The first example that springs to mind is Holden Caulfield from Catcher in the Rye. Finishing high school represents that awkward, uncertain and downright terrifying period of transition from childhood to adulthood. At that age it can feel like the future is laid out already like a trap. Go to college, get a job, get married, have kids, then it's clean sailing 'til death. Many millennials would prefer to stay indoors playing video games, or go travelling, or do a degree in some unemployable field - all of which could be perceived as lack of motivation by their parents.
Holden's basic character arc is avoidance and eventually acceptance. If your character doesn't know what they want to do next they will either flail about trying to find out, or stick with some old routine and try not to think about it. Procrastination can lead a character up all sorts of avenues, as can a sudden moment of flight when the pressure gets to much. A distraction in the form of a call to adventure would be more then welcome, in that scenario. Or perhaps they pursue an adventure all by themselves just to spice their life up a little, before it's too late. It depends on the story.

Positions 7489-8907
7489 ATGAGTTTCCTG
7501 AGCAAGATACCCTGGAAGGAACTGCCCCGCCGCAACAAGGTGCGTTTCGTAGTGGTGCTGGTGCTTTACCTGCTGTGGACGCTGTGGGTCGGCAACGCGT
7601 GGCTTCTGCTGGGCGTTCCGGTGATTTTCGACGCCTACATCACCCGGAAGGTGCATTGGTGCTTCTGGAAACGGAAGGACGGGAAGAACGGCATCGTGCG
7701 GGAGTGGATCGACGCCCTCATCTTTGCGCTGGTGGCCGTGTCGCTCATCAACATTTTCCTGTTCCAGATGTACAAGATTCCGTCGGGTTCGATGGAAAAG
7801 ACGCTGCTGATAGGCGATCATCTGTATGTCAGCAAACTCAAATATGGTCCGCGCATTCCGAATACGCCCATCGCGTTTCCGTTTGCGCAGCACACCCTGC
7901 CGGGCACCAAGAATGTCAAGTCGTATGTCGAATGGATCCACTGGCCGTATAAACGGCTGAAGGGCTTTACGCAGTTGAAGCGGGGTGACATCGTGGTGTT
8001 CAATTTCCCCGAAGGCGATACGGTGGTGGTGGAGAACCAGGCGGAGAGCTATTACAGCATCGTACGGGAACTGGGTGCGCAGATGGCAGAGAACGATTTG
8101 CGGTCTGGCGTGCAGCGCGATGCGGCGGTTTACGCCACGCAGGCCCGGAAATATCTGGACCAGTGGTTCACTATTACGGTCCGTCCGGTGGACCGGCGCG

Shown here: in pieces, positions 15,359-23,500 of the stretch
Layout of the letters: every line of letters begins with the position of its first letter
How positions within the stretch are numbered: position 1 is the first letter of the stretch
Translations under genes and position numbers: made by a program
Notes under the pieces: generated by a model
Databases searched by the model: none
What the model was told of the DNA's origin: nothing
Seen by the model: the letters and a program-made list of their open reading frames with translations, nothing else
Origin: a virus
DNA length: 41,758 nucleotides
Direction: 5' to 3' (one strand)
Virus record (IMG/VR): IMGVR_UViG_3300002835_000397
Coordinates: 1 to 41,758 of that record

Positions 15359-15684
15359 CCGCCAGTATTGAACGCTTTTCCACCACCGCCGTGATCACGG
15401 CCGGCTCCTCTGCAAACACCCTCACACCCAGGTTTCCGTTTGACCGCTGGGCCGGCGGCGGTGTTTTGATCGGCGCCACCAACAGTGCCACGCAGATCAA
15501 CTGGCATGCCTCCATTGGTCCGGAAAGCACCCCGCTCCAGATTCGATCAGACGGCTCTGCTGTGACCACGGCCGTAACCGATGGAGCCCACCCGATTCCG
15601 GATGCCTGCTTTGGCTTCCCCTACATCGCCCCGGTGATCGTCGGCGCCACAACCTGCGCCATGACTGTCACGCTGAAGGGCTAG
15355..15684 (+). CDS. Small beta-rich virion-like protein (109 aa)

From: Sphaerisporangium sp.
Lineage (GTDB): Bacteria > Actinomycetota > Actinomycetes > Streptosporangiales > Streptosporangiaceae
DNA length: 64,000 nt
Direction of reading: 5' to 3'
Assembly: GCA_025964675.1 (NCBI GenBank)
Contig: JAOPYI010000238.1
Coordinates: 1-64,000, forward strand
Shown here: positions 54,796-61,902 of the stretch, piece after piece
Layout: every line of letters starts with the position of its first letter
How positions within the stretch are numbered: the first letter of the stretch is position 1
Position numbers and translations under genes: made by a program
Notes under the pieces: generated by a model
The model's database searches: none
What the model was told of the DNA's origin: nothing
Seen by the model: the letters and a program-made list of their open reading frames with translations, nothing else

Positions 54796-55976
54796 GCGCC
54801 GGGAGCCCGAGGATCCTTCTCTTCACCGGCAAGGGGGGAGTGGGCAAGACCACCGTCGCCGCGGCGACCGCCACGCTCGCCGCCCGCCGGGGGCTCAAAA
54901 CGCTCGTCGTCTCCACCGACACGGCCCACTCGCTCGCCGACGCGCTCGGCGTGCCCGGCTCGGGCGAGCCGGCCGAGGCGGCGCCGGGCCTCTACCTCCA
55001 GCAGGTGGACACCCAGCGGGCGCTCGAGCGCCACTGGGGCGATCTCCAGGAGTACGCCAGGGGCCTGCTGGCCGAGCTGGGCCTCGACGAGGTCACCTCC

As for the breakthrough, I think TheTermiteSociety's comment is key: your character needs to find something that's meaningful to them. Maybe it's the people they meet on the adventure and the relationships they form. Maybe they witnessed some sort of injustice, and found meaning in the fight to stop it. Maybe they simply had that moment of realisation that they already were an adult, and that it wasn't such a bad thing after all. It depends on the character and on the story you're telling. But once they've found that meaning, it can be brought back full circle. Your character could go off and fight a dragon, then come back home and see that college application form still sitting on their desk. It had seemed like a monster before, but not so much anymore.